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Academic & Professional Books  History & Other Humanities  Environmental History

Who Controls the Hunt? First Nations, Treaty Rights, and Wildlife Conservation in Ontario, 1783-1939

Out of Print
By: David Calverley(Author), Graeme Wynn(Foreword By)
224 pages, 1 map
Who Controls the Hunt?
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  • Who Controls the Hunt? ISBN: 9780774831345 Paperback Sep 2018 Out of Print #244671
  • Who Controls the Hunt? ISBN: 9780774831338 Hardback Mar 2018 Out of Print #238736
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About this book

As the nineteenth century ended, Ontario wildlife became increasingly valuable. Tourists and sport hunters spent growing amounts of money in their search for game, and the government began to extend and exert its regulatory powers in this arena.

Who Controls the Hunt? examines how Ontario's emerging wildlife conservation laws reconciled – or failed to reconcile – First Nations treaty rights and the power of the state. David Calverley traces the political and legal arguments prompted by the interplay of treaty rights, provincial and dominion government interests, and the corporate concerns of the Hudson's Bay Company. As the Ontario government imposed new restrictions on hunting and trapping, it developed an at times contentious relationship with the Department of Indian Affairs. And it completely ignored the Ojibwa hunting rights set out in the Robinson Treaties of 1850.

Indigenous resource use remains a politically and legally significant topic in Canada. Some aspects of First Nations hunting rights have been settled, but questions about species conservation and environmental protection continue to arise. While Who Controls the Hunt? has a regional focus, this nuanced examination of the resource issues at stake, the constitutional questions, the impact of conservation paradigms, and historical factors particular to First Nations has national relevance.

Who Controls the Hunt? will find an audience among scholars, students, and lawyers with an interest in Canadian Indigenous history, Canadian law, Indigenous policy, and environmental history.


Foreword / Graeme Wynn

1 First Nations Hunting Activity in Upper Canada and the Robinson Treaties, 1783–1850
2 Ontario’s Game Laws and First Nations, 1800–1905
3 First Nations, the Game Commission, and Indian Affairs, 1892–1909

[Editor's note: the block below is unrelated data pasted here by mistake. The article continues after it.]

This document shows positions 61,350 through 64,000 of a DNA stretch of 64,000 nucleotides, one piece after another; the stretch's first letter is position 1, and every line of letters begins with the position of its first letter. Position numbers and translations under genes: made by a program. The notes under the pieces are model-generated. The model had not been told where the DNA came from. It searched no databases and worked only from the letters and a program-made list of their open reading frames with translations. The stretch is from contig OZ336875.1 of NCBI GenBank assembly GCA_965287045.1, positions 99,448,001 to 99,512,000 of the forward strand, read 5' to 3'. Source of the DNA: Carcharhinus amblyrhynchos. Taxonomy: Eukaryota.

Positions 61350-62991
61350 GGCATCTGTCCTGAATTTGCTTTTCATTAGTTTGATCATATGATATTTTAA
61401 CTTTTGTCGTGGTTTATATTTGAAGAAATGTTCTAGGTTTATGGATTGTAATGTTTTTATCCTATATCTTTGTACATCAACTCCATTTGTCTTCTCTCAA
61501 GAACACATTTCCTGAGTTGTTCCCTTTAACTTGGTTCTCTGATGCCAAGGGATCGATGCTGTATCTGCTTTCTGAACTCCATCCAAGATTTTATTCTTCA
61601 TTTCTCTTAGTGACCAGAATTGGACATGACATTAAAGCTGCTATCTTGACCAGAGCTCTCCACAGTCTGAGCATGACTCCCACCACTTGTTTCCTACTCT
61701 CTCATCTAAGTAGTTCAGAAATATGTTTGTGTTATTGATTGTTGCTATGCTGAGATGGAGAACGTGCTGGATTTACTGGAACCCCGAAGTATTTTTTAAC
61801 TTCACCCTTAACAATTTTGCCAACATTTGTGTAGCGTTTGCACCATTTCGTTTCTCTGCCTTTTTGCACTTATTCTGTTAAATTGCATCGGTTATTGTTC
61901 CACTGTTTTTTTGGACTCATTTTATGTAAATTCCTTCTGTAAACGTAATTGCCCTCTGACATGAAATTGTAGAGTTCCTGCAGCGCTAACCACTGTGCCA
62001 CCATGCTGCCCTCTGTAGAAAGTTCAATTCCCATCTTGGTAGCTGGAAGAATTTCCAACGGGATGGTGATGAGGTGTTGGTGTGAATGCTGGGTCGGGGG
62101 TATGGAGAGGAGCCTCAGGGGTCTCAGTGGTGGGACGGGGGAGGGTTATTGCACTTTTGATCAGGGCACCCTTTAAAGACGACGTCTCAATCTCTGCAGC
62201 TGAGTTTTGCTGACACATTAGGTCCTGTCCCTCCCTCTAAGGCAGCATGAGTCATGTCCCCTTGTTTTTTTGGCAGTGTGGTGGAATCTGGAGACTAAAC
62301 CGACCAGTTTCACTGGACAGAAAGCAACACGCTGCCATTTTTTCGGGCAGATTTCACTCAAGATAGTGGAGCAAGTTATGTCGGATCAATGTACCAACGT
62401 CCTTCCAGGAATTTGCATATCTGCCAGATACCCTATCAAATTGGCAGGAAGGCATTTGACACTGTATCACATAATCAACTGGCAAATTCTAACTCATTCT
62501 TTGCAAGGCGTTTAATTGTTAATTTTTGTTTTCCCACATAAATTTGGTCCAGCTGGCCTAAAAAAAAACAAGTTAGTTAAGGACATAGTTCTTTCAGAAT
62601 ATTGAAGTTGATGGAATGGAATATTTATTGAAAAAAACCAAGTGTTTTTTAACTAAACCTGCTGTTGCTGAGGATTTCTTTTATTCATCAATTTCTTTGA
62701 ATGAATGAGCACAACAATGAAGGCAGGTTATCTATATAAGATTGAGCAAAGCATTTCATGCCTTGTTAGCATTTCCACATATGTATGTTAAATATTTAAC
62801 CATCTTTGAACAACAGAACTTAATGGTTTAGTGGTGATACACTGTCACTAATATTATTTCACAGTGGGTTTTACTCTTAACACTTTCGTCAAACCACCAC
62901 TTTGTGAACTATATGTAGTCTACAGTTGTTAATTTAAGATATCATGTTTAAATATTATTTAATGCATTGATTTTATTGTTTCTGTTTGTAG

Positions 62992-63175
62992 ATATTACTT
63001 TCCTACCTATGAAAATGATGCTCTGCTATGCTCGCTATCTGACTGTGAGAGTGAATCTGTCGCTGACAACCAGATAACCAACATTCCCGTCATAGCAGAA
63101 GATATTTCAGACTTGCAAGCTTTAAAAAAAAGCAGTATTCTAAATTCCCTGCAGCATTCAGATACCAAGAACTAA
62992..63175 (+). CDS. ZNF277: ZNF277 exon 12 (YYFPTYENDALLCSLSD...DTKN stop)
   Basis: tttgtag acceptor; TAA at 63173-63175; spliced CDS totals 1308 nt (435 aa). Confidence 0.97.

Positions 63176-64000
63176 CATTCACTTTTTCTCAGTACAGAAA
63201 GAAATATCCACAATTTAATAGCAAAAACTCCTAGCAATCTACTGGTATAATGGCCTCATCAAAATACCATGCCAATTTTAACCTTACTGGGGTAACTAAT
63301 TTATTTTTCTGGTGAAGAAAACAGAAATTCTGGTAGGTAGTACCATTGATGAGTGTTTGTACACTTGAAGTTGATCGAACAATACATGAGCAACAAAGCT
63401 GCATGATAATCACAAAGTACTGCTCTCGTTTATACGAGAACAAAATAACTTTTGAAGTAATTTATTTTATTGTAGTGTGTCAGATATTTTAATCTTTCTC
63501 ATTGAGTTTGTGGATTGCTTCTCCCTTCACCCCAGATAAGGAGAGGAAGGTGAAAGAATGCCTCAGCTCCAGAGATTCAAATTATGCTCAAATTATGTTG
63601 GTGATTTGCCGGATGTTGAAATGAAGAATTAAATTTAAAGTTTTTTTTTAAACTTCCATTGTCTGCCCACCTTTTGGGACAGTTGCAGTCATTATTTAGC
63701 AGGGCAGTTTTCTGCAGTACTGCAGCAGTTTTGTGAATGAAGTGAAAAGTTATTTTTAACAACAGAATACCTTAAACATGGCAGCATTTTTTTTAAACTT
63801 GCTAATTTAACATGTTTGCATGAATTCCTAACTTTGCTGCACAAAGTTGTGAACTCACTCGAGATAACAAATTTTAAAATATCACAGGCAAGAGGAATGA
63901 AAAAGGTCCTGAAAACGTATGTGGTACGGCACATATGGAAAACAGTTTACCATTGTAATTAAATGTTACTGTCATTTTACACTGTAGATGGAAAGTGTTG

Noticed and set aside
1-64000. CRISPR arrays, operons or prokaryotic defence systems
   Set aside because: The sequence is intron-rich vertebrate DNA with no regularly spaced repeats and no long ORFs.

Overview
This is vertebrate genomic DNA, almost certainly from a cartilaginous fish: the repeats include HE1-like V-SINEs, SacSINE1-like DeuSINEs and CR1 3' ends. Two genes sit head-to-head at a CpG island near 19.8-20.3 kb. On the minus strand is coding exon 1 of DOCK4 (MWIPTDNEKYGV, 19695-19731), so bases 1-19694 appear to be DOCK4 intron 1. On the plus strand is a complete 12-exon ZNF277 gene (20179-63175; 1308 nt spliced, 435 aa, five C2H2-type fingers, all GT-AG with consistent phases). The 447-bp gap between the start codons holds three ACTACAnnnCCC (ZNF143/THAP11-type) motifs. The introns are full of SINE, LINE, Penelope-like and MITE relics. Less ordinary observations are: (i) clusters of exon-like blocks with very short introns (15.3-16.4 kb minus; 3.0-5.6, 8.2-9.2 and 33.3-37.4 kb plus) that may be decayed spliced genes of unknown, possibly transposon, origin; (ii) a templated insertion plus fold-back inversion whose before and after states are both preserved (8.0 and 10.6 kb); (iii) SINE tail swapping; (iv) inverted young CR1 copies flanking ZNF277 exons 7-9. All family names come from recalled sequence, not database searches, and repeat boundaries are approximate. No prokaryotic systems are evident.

4 Traders, Trappers, and Bureaucrats: The Hudson’s Bay Company and Wildlife Conservation in Ontario, 1892–1916
5 The Transitional Indian: Duncan Campbell Scott and the Game Act, 1914–20
6 R. v. Padjena: Local Pressure and Treaty Hunting Rights in Ontario, 1925–31
7 R. v. Commanda, 1937–39


Customer Reviews


David Calverley received his PhD from the University of Ottawa. He has been teaching history in Toronto since 2002. He has published and continues to research in the area of hunting and treaty rights and the Aboriginal treaties of Ontario.

Out of Print
By: David Calverley(Author), Graeme Wynn(Foreword By)
224 pages, 1 map
Media reviews

"Who Controls the Hunt? is a valuable case study to which readers can bring as much as they take – and one I will remember each spring as we gather up the rods, the regulations, and the resident and non-resident permits we need to spend another season on the water."
– Darcy Ingram, Selkirk College, Network in Canadian History and Environment

"By tracing a particular set of struggles to reconcile First Nations' conceptions of land, society, and treaty rights with the power of the (liberal) state through a century or so, Who Controls the Hunt? does much to reveal the ambiguities of liberalism as a political and social ideology – even as it reminds us why this matters for Canadians (and many others) in the twenty-first century."
– Graeme Wynn, from the Foreword

"This book breaks new ground with its focus on wildlife conservation and Indigenous communities in Ontario, a surprisingly understudied area. The author's exemplary archival work also sheds new light on the conflict between the federal government's treaty obligations toward First Nations and a provincial government determined to restrict wildlife harvesting. Who Controls the Hunt? is essential reading for anybody interested in Indigenous history, legal history, and the politics of wildlife conservation in Canada."
– John Sandlos, Department of History, Memorial University of Newfoundland

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